But in many ways the face of globalization with whom we deal is milder than the one which face workers from other countries. Mass production is operating for us - the West. And they produce because we consume and we never have enough. So in many cases, we make use of other people’s murderous work for our conformity. A new iPad for example. Last (and next), corporate affair perfectly illustrates what mass production is based on, and in what way corporations earn their millions. That’s not all, we may blame those awful corporations once again, we can blame the Chinese politicians. Together we can admit, it’s terrible that the desperate workers are not allowed to commit suicide! Or that they are forced to massive overtime and are banned from talking and are made to stand up for their 12-Hour Shifts. The problem is that soon after we will express our indignation we log on to Facebook using our iPhone. Guess where your iPhone was produced? This does not mean that we are evil people though. We were taught we need more stuff that we really need. But look where it led us.
So people say, Ok, let’s boycott Apple products straight away! But I partly agree here with Noam Chomsky who said: “If only a few people do it, it isn’t going to have any effect – it just means that some guy picking bananas in East Costa Rica isn’t going to have money to feed his children tomorrow” and also “So there might be particular moment when a boycott of something would be helpful. But as general matter, I don’t think they really make a lot of sense frankly. I mean, suppose we got millions of people to stop buying: what would happen? The economic system barely functions as it is – I mean, the contemporary economic system is a complete catastrophe (…) So you know they maybe worthwhile as a tactic at some point, but what’s really required is just a complete of rethinking of the entire nature of economic interactions and structures – there really is no other way to overcome this massive failure of the economy”. Another thing is how many products we use every day were not made in China? Two? So yes, boycott sounds good, quick response to injustice. But the results do not meet expectations. We need to change the entire system, not one company. The problem is not just Apple and Foxconn. The problem is the whole globalization, based on exploitation and false premises. So we need to start to build new solutions, rather than focus all attention on the politics of protest. Protest is important, but it rarely brings a radical change.
Fortunately after years of struggle with globalization, it seems, that many of the activists comes to the point where you realize, that the only way to end exploitation, poverty and abuse is to build a self-governing society, based on the local economy. But what does it really mean? Well, for example, that rather than to import apples from China, you better grow them in a village 10 km from your city. Why do you buy apples from China, since you can have it locally? Without pesticides and transport issue which pollutes the environment. I mean if we pollute the environment we also pollute ourselves. People must finally understand that. And I think that in this direction we must go. Want an iPhone? Produce it locally. Just follow the principles. Don’t destroy the environment and don’t hurt others for your own interests. You are not able to produce it locally? Ask if you really need it. And if so, then buy elsewhere and make sure that its manufacturers were well rewarded. Sure, I know it’s easy to say and I do realize this requires a redefinition of the whole system of thinking. But at the end of day what’s left? 12 hours shifts for €5.20 or 30 year mortgages to own a house?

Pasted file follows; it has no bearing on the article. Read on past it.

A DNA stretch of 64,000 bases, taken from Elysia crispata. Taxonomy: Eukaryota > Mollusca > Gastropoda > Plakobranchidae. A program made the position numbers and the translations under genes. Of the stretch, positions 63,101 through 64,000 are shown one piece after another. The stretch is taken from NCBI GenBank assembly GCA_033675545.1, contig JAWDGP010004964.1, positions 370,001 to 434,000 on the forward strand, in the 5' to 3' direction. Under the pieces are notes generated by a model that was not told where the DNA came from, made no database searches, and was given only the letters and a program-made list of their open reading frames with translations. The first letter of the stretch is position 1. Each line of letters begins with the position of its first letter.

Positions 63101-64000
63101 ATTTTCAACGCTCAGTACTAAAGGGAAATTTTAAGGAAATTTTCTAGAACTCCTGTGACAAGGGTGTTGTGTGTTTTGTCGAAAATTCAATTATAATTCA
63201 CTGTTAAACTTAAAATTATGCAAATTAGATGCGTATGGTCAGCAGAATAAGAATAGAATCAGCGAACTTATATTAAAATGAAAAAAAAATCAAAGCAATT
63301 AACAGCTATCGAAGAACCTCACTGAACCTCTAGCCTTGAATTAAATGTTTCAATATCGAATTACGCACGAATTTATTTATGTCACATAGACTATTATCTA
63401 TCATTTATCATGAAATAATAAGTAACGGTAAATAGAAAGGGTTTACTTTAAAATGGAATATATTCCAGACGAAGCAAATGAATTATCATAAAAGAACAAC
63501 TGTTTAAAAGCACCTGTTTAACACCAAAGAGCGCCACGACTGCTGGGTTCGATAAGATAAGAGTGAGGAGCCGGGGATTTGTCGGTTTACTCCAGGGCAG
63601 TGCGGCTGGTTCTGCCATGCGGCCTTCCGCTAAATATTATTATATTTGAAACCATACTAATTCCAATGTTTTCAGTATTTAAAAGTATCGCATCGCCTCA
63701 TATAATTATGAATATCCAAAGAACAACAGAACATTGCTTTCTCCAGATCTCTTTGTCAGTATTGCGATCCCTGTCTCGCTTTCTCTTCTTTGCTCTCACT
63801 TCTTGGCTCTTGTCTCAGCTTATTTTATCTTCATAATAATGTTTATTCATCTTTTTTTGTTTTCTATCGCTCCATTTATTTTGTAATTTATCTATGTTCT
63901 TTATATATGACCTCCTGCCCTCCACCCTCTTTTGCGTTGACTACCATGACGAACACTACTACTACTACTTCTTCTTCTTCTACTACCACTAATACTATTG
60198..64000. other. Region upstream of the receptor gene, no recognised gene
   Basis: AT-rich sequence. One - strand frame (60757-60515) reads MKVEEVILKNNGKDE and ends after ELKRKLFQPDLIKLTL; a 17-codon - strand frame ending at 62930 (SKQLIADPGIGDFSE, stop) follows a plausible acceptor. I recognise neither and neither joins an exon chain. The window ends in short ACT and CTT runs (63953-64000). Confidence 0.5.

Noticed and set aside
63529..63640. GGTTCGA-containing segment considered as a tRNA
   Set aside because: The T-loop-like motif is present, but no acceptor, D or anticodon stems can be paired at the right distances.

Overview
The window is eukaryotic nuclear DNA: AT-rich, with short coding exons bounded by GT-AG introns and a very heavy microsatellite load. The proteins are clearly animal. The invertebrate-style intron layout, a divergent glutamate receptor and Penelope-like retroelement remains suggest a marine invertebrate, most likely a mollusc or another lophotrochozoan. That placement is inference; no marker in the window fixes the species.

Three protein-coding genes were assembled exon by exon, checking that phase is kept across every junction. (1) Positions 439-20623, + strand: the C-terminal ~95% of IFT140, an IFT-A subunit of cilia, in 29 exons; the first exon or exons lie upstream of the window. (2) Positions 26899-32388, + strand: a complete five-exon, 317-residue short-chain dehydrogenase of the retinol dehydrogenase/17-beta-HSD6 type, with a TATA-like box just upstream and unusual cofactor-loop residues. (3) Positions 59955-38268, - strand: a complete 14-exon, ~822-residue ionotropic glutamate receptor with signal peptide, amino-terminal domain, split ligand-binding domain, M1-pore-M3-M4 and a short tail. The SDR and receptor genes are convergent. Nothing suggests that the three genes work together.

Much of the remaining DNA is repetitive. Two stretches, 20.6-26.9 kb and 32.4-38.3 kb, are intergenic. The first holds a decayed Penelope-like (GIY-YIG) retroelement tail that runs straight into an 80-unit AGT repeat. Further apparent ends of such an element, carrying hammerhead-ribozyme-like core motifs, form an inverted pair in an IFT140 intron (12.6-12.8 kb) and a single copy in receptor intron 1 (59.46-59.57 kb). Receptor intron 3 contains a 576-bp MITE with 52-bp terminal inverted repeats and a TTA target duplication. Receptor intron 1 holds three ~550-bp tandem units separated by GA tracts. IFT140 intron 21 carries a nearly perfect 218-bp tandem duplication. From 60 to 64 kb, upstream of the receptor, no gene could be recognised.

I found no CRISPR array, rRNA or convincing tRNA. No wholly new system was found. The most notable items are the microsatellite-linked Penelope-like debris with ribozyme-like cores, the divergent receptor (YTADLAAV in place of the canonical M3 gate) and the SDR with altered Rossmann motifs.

Localization can result in reducing power of multinational capital while increasing the strength of local societies. Local communities very rarely want to hurt themselves. Therefore, the proposed solutions are based on ethics. Nobody wants to drink contaminated water, no one wants to be poor and exploited. So we have a whole package of ideas: community banks, local economy, green energy, self-organized businesses, support groups, etc. For big business it has no meaning. They just want profit. For the community it is the basis of sustainability. For the community it does matter are people happy.
Finally there’s an old saying: if you want to get something done, do it yourself. This works not only in the micro level but also in the macro scale. Do you want a better life? Start to build it with others. No one can do this for you. No government or company. And you won’t be able to do it on your own. But there’s a great group of others who look for change, who seek values in their lives and communities. Whether you’re in Canada or in Chile start building alternatives. This is the best way to oppose the policies of inequality and lack of ethics.
We’ll be showing another great movie this Saturday! This time we’ll be screening Battle In Seattle. The film depicts the historic protest in 1999, as thousands of activists arrive in Seattle, Washington in masses to protest the WTO Ministerial Conference of 1999. The World Trade Organization is considered by protesters to contribute to widening the socioeconomic gap between the rich and the poor while it claims to be fixing it and increasing world hunger, disease and death.
The movie takes an in-depth look at several fictional …characters during those five days in 1999 as demonstrators protested the meeting of the WTO in Seattle’s streets. The movie portrays conflicts between the peaceful protesters and a minority committing property destruction whose actions were widely covered by the media. Although the protest began peacefully with a goal of stopping the WTO talks, police began teargassing the crowd and the situation escalated into a full-scale riot and a State of Emergency that pitted protesters against the Seattle Police Department and the National Guard.
15th January 2011 (Saturday)
This is a free screening and everyone is welcome! If you happen to be nearby, please come!